The A24 - which has been plagued by numerous road traffic collisions resulting in death or serious injury this summer - is the subject of a safety study by West Sussex County Council (WSCC).
Figures obtained by the County Times this week reveal a section of the notorious carriageway has an accident rate far greater than the national average for rural A roads.
Since July 2013 this newspaper has reported on four fatalities as a result of collisions on the A24 from Ashington to the Surrey border near Kingsfold.
As well as deaths many motorists have suffered serious injuries.
All A and B roads are routinely monitored by WSCC for their collision rates and prioritised for inclusion in the route safety programme.
The local authority said this week a review is being carried out on a large stretch of the A24.
Focus will fall on the road between Great Daux and the Surrey border which has been the subject of numerous campaigns by Warnham residents keen to see the implementation of traffic calming measures.
On this stretch of rural A road there have been 24 accidents - five of which were serious - and three fatalities from the beginning of August 2010 to the end of July this year, says WSCC.
It says the accident rate is 517 per billion miles. This is more than 200 greater than the national rural A road of 293 accidents per billion miles.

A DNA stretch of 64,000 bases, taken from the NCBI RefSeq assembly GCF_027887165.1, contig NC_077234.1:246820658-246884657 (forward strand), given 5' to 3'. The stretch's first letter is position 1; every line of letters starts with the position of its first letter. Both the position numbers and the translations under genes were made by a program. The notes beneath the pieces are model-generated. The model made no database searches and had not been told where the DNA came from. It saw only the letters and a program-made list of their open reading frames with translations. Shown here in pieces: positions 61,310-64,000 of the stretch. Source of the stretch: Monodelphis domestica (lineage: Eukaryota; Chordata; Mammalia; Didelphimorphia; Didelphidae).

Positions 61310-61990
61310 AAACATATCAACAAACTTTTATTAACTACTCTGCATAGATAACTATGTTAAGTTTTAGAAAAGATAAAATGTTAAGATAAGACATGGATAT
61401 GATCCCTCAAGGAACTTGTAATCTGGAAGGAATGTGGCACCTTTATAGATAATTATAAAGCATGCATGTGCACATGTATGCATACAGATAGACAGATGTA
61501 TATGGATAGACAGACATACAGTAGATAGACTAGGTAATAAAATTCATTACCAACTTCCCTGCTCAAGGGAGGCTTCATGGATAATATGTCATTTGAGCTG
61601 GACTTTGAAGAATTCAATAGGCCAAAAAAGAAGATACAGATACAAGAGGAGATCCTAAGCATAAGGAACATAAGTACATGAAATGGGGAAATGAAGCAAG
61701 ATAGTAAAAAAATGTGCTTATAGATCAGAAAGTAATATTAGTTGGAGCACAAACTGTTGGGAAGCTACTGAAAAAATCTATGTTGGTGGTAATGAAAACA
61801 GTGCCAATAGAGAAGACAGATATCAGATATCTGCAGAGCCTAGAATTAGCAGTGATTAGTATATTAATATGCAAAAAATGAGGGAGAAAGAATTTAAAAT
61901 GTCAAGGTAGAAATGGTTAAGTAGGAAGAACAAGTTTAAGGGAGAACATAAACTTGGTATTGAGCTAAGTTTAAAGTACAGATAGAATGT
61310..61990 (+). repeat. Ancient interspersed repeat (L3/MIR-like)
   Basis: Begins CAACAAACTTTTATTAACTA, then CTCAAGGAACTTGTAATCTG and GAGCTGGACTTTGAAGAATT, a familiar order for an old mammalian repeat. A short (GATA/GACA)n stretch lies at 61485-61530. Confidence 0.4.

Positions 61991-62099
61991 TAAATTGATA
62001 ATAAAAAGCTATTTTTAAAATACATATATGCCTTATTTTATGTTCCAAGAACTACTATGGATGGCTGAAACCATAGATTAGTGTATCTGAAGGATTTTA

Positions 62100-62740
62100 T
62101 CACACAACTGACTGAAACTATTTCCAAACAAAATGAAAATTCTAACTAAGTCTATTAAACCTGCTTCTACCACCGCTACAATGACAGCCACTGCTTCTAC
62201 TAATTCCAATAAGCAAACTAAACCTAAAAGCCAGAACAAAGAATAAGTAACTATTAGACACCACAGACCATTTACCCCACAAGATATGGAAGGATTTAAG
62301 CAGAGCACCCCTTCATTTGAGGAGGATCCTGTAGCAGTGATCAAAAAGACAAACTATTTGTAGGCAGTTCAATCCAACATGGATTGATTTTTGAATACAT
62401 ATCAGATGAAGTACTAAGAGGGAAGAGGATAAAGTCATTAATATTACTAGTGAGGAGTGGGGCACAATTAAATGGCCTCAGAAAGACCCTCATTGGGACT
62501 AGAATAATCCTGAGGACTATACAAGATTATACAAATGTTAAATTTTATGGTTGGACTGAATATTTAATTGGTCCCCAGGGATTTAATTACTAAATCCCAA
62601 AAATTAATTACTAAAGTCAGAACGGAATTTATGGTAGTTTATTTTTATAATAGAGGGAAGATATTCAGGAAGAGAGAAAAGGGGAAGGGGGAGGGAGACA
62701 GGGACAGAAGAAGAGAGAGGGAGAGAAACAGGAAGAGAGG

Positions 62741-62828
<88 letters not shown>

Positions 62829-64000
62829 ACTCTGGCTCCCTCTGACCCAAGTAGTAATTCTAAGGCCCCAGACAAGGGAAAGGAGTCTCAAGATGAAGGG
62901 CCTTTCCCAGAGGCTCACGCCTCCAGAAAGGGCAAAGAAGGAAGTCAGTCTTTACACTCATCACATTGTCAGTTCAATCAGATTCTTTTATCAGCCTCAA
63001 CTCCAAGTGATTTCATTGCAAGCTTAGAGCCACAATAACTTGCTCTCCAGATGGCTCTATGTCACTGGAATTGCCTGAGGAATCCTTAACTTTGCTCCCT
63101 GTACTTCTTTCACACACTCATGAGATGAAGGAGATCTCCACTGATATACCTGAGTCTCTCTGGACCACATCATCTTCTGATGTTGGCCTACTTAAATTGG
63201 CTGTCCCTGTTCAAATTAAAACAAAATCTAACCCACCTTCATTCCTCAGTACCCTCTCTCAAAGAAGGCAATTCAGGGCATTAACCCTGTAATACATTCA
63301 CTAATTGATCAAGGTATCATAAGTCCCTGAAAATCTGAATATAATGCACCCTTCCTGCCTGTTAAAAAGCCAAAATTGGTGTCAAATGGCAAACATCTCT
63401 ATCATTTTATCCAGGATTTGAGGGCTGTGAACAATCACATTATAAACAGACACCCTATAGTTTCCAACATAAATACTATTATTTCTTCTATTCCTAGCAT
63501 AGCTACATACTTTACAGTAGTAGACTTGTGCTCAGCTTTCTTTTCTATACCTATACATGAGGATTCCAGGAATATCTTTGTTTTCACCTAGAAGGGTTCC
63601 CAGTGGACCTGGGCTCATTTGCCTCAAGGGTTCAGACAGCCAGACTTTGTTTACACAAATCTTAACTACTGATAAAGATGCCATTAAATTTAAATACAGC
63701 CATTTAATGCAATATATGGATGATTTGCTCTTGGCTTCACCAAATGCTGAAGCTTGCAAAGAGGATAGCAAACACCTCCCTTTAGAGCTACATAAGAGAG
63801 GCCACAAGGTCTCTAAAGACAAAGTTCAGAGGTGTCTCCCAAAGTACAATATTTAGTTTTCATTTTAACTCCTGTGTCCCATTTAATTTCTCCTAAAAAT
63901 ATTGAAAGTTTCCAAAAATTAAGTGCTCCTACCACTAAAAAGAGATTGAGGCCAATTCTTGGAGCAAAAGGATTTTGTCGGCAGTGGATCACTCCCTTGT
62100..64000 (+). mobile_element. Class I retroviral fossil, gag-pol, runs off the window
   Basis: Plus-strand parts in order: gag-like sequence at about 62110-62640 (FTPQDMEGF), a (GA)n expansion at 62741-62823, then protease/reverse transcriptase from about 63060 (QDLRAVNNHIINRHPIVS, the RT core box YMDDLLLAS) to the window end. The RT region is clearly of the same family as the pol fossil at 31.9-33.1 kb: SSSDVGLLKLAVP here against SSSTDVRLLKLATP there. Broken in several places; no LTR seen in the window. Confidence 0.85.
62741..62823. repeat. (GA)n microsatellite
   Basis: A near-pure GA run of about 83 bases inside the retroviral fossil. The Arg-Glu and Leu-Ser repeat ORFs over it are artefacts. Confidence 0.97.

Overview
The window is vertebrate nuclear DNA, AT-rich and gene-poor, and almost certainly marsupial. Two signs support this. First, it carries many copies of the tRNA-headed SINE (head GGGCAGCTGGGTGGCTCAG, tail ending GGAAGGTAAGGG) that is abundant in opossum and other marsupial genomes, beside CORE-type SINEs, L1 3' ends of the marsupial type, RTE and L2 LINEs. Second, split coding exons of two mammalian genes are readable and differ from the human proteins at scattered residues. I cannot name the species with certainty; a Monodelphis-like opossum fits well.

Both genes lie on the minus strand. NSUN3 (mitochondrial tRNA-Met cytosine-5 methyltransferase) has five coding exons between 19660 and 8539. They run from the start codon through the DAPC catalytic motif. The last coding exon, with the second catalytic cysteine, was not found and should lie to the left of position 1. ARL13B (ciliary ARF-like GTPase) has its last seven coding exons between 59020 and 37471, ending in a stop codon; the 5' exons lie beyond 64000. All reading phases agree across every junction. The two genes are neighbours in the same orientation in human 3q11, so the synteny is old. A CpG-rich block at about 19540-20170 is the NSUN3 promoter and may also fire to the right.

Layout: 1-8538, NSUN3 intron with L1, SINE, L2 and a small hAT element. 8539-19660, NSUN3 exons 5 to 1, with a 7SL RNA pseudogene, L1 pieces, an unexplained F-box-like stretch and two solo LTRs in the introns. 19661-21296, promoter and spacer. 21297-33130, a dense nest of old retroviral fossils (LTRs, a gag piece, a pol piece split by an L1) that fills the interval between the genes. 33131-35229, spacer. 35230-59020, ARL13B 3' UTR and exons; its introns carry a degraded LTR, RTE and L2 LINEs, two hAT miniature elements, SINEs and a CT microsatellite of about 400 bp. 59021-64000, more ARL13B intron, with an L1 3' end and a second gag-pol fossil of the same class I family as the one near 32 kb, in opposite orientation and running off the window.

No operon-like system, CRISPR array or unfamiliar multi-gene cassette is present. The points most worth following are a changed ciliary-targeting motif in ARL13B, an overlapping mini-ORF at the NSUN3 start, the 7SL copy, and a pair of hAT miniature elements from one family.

The route safety study will replace any damaged or missing warning signs, making improvements to them if necessary and making minor alterations to the bend north of Station Road in Warnham.
Recently the road was resurfaced from the Great Daux roundabout to the Knob Hill junction and new high friction surfacing was applied to the Station Road and Bell Road junctions.
Proposed major improvements for the A24 between Southwater and Ashington were thrown out after WSCC was unsuccessful in securing funding from central Government during the last spending review.
A spokesman said: “It is unlikely that these schemes will be resurrected in the foreseeable future’.
“It is not true that WSCC are not treating the A24 as a road safety priority.
“The authority has a robust road death investigation process undertaken by the Road Death Investigation (RDI) Group.
“The Cyclic Maintenance Team Leader assisted by members from the local highways team attend and inspect the scene within 72 working hours following an incident, initially to establish if there are any immediate safety issues caused by the incident that need fixing.”